. . .

Shortly after President Trump's announcement last December that he would move the US embassy in Israel, I wrote an essay entitled "Jerusalem," attempting to clarify the matter and provide what the news wasn't.

In light of yesterday's relocation ceremony, I have reposted that piece here.

May 11, 2018

Trump and Iran

Former president Jimmy Carter recently stated in a CNN interview, "When a president signs an agreement, it should be binding on all his successors, unless the situation changes dramatically, and it hasn't changed." Carter of course is right. The situation regarding Iran has not changed dramatically, or undramatically for that matter.

By all accounts, Iran has been in compliance with the terms established by the Joint Comprehensive Plan of Action (JCPOA). The International Atomic Energy Agency (IAEA) has watched Iran like a hawk and has reported no violations. As mentioned in the Washington Post (May 8, 2018), the IAEA's director general, Yukiya Amano, "told the agency’s 35-nation board of governors [in March] that Iran has complied so far with every request made by his inspectors."

Iran's compliance is unsurprising. There was no evidence prior to the nuclear agreement that Iran was moving in the direction of weaponizing its low-enrichment nuclear program. They therefore have nothing to hide, and much to potentially gain economically by cooperating.

However, the agreement between Iran and the so-called P5+1 (the United States, UK, France, Russia, China, and Germany) was never really about nuclear weapons or Iran posing an actual threat. As repeatedly expressed by members of the intelligence communities in both the United States and Israel, Iran is a rational actor. It always bears repeating that over the last hundred years, the number of countries invaded by Iran is zero. While it possesses adequate defense capabilities, Iran lacks the capacity for power projection. Iran's military budget is similar to that of Greece and smaller than that of Mexico.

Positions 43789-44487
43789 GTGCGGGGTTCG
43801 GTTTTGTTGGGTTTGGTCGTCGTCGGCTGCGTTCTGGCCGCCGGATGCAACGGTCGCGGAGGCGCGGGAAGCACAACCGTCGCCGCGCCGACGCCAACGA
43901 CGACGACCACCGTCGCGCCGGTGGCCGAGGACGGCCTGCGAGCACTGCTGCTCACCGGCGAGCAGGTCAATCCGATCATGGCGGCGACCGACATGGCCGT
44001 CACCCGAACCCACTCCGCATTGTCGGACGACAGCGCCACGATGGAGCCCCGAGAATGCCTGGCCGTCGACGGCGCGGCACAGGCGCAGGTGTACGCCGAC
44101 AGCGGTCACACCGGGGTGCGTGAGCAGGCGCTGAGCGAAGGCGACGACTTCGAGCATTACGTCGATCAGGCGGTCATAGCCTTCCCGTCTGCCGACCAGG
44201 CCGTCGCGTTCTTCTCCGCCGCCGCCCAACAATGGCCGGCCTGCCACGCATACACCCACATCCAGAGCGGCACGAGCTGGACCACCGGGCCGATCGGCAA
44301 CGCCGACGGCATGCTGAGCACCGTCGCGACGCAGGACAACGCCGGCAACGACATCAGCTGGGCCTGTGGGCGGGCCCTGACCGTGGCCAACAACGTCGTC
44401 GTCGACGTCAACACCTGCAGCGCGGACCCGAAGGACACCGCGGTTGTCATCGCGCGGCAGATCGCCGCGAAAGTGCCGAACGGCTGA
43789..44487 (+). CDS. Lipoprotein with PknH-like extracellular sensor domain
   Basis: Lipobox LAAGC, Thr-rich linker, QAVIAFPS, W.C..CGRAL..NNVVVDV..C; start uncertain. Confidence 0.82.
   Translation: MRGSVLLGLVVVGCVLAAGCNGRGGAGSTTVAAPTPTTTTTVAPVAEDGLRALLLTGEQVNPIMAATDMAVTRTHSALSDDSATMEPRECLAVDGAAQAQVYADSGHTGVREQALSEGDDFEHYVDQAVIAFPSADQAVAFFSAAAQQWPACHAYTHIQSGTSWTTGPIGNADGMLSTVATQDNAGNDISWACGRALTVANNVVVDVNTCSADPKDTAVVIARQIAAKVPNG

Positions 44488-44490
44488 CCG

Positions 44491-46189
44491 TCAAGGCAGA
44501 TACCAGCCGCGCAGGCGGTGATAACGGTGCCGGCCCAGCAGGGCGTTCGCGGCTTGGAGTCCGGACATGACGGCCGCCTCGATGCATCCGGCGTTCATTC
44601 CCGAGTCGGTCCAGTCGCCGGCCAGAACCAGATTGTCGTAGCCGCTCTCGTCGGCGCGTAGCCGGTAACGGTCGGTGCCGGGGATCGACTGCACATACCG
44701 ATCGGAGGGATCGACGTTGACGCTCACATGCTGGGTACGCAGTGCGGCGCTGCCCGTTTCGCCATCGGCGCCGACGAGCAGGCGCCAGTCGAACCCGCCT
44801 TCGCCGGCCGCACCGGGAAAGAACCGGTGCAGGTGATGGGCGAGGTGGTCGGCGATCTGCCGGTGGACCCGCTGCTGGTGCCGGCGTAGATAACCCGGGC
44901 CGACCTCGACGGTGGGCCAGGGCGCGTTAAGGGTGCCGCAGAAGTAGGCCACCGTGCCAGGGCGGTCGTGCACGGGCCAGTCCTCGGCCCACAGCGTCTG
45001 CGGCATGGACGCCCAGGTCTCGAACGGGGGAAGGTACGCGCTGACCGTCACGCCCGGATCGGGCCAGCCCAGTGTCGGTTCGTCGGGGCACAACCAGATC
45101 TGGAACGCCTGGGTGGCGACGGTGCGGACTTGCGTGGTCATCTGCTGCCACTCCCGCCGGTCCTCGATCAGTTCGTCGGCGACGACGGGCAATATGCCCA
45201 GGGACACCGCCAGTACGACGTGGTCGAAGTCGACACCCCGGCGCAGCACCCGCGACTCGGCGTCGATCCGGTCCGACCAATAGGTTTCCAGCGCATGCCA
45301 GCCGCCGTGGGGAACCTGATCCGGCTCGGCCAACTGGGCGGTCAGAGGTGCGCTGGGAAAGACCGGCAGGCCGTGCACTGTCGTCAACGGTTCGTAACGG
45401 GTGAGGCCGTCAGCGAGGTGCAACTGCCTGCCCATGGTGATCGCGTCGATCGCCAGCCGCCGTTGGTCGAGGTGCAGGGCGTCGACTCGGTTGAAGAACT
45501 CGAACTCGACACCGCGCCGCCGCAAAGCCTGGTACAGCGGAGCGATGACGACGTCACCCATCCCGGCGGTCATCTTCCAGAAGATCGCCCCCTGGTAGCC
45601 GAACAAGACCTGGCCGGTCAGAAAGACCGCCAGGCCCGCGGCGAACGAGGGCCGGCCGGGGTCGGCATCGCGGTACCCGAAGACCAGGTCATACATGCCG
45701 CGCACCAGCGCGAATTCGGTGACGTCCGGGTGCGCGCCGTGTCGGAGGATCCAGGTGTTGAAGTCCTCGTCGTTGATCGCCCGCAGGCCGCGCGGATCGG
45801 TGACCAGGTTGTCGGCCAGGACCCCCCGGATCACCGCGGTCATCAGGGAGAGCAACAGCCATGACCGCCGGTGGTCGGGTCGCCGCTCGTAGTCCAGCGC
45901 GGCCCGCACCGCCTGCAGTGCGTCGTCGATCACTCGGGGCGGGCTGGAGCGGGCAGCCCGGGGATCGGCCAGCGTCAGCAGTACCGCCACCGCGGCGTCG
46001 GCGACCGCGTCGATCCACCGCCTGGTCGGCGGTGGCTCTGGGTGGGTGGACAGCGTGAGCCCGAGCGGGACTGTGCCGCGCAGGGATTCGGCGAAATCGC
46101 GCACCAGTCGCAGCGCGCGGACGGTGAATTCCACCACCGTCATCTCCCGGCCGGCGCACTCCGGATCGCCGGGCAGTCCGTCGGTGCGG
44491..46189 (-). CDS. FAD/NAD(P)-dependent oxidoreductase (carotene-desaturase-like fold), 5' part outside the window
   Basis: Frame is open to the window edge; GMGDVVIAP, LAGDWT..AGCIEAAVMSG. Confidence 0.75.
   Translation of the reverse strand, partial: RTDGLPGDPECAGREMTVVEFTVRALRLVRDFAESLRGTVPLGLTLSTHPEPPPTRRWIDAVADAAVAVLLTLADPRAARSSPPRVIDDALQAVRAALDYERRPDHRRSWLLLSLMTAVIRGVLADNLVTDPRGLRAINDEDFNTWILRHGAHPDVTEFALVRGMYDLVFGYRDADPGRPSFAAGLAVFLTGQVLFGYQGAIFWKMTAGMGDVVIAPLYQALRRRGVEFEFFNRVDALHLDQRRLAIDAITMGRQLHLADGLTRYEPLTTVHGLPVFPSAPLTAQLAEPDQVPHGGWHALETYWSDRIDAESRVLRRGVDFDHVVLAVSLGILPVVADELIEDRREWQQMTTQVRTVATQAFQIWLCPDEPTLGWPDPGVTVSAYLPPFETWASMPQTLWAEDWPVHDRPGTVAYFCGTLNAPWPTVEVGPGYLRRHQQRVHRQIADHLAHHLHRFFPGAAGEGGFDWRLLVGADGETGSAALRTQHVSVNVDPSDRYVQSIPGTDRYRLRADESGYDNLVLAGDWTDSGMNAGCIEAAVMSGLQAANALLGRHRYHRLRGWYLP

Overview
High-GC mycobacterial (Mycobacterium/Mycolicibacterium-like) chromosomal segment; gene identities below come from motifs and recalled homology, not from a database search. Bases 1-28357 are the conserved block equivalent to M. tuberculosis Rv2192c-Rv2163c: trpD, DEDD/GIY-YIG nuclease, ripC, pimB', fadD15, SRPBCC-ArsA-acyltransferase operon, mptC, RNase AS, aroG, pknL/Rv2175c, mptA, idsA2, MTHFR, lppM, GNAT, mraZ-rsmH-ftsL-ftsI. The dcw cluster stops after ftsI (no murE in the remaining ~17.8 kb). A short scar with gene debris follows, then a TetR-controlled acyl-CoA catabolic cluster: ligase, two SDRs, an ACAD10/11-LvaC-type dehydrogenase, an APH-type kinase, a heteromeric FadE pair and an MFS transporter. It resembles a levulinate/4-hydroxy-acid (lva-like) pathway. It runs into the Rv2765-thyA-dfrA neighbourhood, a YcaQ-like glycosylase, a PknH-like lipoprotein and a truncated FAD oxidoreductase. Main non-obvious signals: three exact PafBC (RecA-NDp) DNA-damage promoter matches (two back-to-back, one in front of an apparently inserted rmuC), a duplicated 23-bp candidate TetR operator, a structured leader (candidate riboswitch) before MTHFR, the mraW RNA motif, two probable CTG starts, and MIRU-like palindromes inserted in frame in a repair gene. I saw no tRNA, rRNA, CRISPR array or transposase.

Yet, for decades Iran has been painted as diabolical and devious. After the Iranian Revolution in 1979, Iran refused to operate as a US client, as it had under the Shah. In the realm of US foreign policy, this is a mortal sin. But the diplomacy between the Obama White House and Tehran—with presidents Obama and Hassan Ruhani conversing on the phone—signaled a shift. Behind all the talk of nuclear weapons was simply the possible thawing of relations.

The Obama administration apparently deemed it was time to slowly bring Tehran back into the fold. As a matter of course, this was all to the absolute horror of Israel and Saudi Arabia. If US-Iran relations reverted to the way things were before 1979, this would diminish Israeli and Saudi prestige. Hence, Israeli prime minister Benjamin Netanyahu's repeated and frenzied presentations and talk of Iran's "tentacles of terror."

The JCPOA was of course a good idea. Despite Iran not seeking a weapons program, transparency and prevention never hurt. No rational person wants to see Iran with nuclear weapons, in the same way that any rational person would prefer the United States and Israel and all nuclear states disarm and decommission their programs. It is worth noting that Iran advocates for the Middle East being a nuclear-weapons-free zone. Tehran is also a signatory to the Non-Proliferation Treaty. Israel does not. Israel is not.

President Trump's withdrawal of the United States from the JCPOA, on the other hand, was of course a bad idea. This sentiment is naturally shared all over the world. Within the United States, only 29 percent of Americans support withdrawal from the agreement (Reuters/Ipsos). A recent poll by the Teaching, Research, and International Policy (TRIP) organization, which conducts surveys of international relations scholars, revealed that 94 percent of scholars would disapprove US withdrawal.